Moving on without him

A lot of different things happened, and we broke up. We didn’t talk for months, and although I knew I loved him, I started moving on. Just as it seemed I was over him, we started talking again. And very soon after, we began dating again. This time when I brought up his addiction, he was a little more honest, but not quite as honest as I wanted. Roughly three months ago, he told me, once again, that he had quit. I didn’t believe him this time because he had lied about it before. I was so hurt by it that I couldn’t allow myself to believe him.

Two weeks ago, I finally got the courage to tell him exactly how I felt and why I felt like that. And this time he listened. He hadn’t realized that he was hurting me as badly as he was. To him, it just seemed normal. He had thought I was overreacting, and now he’s seeing that I’m actually hurt, and he’s seeing the damage that porn is actually doing to his life. He finally opened up more to me, and asked me to delete all the porn off his computer, so I did.

I thought that porn would be the thing that would end my relationship. But now, I feel as if it’s bringing us closer. Not because it exists in the relationship, but because of the fact that it’s leaving.

Related: Is My Partner’s Porn Habit Harming Our Relationship, Or Am I Just Insecure?

A new chapter

Words will never be able to express how joyful it made me when he finally opened up, trusted me, and made an effort to quit. I have heard many people tell me that I have to communicate, and that I’ll never know unless I try. After my first attempt, I gave up on that and tried to accept his struggle. But my heart wouldn’t let me, and I’m glad that I tried once more to get him to understand how it makes me feel.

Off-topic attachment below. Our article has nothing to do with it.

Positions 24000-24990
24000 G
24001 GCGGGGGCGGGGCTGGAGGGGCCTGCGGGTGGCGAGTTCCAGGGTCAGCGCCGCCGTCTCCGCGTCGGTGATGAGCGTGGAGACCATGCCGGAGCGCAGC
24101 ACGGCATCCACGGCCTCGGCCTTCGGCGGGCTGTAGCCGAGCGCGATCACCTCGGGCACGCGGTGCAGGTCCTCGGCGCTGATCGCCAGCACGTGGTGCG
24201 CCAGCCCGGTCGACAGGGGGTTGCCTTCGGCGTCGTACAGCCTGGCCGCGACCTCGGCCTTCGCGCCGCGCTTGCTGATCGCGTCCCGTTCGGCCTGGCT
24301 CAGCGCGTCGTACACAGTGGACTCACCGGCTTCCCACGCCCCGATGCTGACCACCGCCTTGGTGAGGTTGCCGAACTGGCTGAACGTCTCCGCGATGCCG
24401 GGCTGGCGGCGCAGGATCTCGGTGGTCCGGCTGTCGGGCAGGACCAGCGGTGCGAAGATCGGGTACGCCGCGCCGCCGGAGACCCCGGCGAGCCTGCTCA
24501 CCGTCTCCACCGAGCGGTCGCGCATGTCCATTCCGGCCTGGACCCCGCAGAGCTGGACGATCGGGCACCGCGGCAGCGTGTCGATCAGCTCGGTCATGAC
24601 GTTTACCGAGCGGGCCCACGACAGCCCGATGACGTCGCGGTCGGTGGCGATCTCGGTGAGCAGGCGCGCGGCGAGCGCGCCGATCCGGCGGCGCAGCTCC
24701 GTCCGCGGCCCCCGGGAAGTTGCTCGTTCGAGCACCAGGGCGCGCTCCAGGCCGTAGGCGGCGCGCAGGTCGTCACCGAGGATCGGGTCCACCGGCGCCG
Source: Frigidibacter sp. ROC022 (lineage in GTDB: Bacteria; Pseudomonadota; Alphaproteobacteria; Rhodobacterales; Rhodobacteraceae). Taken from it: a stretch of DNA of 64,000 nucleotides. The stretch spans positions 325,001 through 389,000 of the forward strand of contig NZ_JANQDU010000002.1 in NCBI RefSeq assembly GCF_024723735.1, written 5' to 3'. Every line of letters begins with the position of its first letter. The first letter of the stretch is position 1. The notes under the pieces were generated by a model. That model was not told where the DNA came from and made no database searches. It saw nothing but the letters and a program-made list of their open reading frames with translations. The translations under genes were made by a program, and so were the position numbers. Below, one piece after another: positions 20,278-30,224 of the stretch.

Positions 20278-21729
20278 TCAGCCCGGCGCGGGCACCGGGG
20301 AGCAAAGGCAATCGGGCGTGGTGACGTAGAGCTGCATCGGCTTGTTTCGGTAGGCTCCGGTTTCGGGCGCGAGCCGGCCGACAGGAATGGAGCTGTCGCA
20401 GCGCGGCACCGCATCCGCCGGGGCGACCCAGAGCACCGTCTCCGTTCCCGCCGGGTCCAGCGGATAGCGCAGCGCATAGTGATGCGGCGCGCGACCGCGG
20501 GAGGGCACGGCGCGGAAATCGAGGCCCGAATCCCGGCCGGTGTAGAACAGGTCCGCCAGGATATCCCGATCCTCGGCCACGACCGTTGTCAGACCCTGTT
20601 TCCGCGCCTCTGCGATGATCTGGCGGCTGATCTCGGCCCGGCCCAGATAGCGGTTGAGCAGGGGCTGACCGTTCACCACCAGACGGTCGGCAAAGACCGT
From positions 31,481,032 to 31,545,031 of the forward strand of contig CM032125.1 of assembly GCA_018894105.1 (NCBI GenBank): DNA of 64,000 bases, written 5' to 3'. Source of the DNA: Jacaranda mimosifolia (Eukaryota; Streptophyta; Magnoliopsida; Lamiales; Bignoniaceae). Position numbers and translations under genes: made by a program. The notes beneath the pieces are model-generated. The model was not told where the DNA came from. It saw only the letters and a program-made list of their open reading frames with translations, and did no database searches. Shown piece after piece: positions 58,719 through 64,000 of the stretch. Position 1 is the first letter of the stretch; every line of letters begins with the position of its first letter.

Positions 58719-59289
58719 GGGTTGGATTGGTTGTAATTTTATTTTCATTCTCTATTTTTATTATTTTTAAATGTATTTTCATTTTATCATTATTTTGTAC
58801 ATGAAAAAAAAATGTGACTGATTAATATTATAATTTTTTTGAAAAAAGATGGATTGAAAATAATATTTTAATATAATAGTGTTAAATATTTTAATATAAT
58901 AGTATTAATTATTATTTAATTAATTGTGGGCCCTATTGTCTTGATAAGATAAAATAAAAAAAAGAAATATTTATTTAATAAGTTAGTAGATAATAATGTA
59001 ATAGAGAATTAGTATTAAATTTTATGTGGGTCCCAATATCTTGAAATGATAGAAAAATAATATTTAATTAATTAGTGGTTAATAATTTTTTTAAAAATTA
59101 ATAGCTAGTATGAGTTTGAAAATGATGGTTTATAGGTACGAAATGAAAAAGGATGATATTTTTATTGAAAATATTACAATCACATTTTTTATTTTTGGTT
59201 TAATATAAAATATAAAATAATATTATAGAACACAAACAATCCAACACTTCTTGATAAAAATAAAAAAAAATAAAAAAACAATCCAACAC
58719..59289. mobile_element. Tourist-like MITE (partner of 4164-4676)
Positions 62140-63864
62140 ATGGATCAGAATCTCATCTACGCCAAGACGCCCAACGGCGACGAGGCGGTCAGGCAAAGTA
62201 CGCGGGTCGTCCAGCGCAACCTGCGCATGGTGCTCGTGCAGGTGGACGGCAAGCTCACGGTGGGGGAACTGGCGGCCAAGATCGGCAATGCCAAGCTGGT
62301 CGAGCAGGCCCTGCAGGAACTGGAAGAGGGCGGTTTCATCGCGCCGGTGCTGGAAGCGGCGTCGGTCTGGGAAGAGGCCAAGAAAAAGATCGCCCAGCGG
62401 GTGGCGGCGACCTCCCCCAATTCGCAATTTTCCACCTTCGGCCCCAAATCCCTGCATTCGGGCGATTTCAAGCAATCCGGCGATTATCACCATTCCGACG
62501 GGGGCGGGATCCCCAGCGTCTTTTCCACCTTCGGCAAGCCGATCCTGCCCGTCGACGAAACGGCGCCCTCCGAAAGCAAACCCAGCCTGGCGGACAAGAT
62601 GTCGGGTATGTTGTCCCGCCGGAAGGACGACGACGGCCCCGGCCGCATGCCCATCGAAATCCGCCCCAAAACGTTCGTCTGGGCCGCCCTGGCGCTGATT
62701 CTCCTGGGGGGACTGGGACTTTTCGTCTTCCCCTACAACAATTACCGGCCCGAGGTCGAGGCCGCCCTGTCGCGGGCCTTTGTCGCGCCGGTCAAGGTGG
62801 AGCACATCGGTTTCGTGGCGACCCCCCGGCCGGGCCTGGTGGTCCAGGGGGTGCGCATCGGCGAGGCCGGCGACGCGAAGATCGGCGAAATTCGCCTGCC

He’s told me that he loves me, and now I can truly believe that.

Pornography destroys relationships when it is present. But when it’s gone, you will feel a closeness that you never thought possible. It will take some time to recover through trial and error, but it’s worth it. I’m still in the process of helping him quit for himself, and I already feel so much better knowing that he’s trying and that he cares.

-K.

Fortify

Every relationship deserves better than porn

The aim of this post is to challenge the shaming narrative that happens often in this fight against porn, and offer an alternative narrative via exploring actual, real-life experiences. It is not our intention to imply that anyone is obligated to date/marry someone with a porn struggle, if they do not want to. This woman has a story that look different from many other former partners of porn consumers, and that’s okay. Consider what is being said, and understand that in the end, it is up to every individual to decide what is best for them—even if that means ending the relationship, or staying with a significant other who is working through a porn issue.